And we’re starting to find out that yes, there is a need to keep some things secret. But when you keep some things secret with impunity, abuses of power occur.

OJR: What evidence do you have that there is widespread concern about this among the public?

Dalglish: I get letters; I get e-mails. Mostly, it’s what doesn’t happen. It used to be when I would go on television or on radio and whine about this, people would call in and say I was an unpatriotic jerk. Now, when I go on these TV shows or on these radio talk shows, people call in saying, “Oh thank God there are people like you! Where have you been?” It’s more of an attitude adjustment, rather than any concrete information I’ve been getting.

I’m not getting as many death threats, let me put it that way.

OJR: You were getting death threats before?

Dalglish: Oh, sure!

Current challenges facing journalists

OJR: How do you feel things stand legally in terms of civil liberties protections for reporters?

Dalglish: They’re chipping away in millions of tiny little ways. They’re trying to close down criminal prosecutions. They’re trying to keep us out of proceedings in Guantanamo. They’re trying to close down access to jurors. They’re trying to prevent us from finding out who it is we’ve kicked out of the country. The foreign nationals that we’ve deported because of some weird, wacky matrix system. They don’t want us to know anything about critical infrastructure, even to the point of ridiculous examples. They won’t even let you know — if somebody’s proposed to build a credit-card processing facility in Texas, and the local folks won’t even tell you what intersection it’s going on, because someone has told them that’s sensitive homeland security information. I mean there’s some really ridiculous things that are happening.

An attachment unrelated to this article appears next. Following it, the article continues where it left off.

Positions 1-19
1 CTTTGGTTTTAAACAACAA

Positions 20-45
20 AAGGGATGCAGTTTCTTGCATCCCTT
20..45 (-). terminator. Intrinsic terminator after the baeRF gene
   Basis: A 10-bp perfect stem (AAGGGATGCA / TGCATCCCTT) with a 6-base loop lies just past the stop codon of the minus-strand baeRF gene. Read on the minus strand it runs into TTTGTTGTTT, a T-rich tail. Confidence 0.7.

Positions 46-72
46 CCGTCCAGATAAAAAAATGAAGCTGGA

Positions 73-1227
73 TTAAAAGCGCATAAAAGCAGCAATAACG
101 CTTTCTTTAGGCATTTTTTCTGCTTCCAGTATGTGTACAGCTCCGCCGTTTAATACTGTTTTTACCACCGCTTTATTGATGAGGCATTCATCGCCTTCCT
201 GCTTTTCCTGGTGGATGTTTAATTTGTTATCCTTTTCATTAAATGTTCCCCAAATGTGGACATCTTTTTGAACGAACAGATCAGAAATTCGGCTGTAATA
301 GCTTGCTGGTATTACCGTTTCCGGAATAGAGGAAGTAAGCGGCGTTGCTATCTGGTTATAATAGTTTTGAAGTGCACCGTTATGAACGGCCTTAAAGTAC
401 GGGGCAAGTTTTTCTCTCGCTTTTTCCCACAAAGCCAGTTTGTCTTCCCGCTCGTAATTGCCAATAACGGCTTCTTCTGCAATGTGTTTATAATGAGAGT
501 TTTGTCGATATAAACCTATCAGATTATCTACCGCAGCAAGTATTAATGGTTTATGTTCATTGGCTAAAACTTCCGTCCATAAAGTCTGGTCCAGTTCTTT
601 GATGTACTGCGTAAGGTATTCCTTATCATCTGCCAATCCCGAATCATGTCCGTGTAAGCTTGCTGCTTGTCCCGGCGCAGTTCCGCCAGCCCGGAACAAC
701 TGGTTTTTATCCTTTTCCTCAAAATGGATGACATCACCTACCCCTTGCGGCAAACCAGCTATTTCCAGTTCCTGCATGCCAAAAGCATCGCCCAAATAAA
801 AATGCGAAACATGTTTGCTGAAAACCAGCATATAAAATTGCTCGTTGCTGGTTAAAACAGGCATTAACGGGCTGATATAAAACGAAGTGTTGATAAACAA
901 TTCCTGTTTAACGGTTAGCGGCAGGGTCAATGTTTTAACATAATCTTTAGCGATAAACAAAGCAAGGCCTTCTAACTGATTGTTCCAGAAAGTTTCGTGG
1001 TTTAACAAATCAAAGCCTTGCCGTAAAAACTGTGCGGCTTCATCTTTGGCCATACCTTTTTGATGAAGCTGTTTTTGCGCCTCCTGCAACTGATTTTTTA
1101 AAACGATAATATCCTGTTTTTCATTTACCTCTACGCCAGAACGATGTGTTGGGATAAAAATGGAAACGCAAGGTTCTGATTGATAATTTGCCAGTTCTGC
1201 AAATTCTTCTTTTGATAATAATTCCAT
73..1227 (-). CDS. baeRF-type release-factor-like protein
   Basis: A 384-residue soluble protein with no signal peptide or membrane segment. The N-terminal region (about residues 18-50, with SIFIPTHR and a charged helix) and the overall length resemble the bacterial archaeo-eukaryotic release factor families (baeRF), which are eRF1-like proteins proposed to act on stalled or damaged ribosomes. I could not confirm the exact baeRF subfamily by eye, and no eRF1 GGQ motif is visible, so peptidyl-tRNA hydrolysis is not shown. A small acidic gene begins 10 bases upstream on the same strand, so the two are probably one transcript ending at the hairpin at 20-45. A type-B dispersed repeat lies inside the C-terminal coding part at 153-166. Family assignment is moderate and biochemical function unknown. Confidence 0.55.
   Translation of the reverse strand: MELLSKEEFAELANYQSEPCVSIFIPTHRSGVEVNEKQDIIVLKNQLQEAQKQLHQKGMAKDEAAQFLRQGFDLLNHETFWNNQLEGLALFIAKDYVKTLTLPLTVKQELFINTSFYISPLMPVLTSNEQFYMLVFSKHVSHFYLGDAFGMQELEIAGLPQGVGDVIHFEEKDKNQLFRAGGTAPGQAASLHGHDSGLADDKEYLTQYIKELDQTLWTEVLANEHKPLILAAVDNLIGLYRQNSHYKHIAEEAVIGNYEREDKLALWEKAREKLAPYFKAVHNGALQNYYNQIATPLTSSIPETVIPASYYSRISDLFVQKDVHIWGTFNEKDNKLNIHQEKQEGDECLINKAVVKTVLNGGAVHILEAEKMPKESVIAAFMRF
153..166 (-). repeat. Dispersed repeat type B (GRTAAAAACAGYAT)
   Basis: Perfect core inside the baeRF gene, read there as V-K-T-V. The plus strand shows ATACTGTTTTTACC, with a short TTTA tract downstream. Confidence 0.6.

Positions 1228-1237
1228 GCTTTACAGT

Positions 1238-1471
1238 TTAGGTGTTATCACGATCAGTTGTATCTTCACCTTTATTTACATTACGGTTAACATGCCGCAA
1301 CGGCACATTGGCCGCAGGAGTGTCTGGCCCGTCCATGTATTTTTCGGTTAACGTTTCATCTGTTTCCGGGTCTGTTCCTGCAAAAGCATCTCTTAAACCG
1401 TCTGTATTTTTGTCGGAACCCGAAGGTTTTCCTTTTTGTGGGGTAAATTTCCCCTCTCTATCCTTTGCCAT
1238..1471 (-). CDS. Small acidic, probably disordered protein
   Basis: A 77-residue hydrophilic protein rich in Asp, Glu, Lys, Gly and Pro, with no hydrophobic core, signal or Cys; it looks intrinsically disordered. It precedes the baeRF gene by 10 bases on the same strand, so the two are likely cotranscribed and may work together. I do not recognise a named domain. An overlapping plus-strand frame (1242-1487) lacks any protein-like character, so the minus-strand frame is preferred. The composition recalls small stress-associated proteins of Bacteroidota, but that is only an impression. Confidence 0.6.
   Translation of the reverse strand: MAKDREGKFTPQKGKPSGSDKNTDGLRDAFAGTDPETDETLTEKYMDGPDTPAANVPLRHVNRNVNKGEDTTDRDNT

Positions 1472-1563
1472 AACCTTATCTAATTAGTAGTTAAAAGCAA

And, people are so worked up, and so frightened, that they’ve kind of let common sense fly out the window.

OJR: I recall that a few months after 9/11, I was teaching a computer-assisted reporting class, and we tried to get information on whether ground water had been contaminated around a particular plant. We couldn’t get the information, whereas it had been fairly easy to find that kind of thing out online before.

Dalglish: Yes, they took it down. They took a lot of that kind of information down, because, you know, a terrorist might use that to poison people! Well the same information a terrorist could use to do damage, citizens who live in that area might appreciate knowing so they can tell their children not to drink the ground water. It’s a total double-edged sword, and they’ve got to be so over-protective, that they’re not using common sense. How can you insist that the EPA clean up your ground water if you’re not allowed to know that it’s contaminated? It gets to be infuriating.

Legislative update

OJR: Reporter’s Committee for Freedom of the Press devotes a lot of its resources to keeping track of shield laws, sunshine laws and the like. How do we stand with regard to that?

Dalglish: The [proposed Federal] shield law might move in the House fairly quickly. We’re having problems with some members of Congress who are concerned that journalists are going to protect leaked national security information. So that’s kind of a sticking point.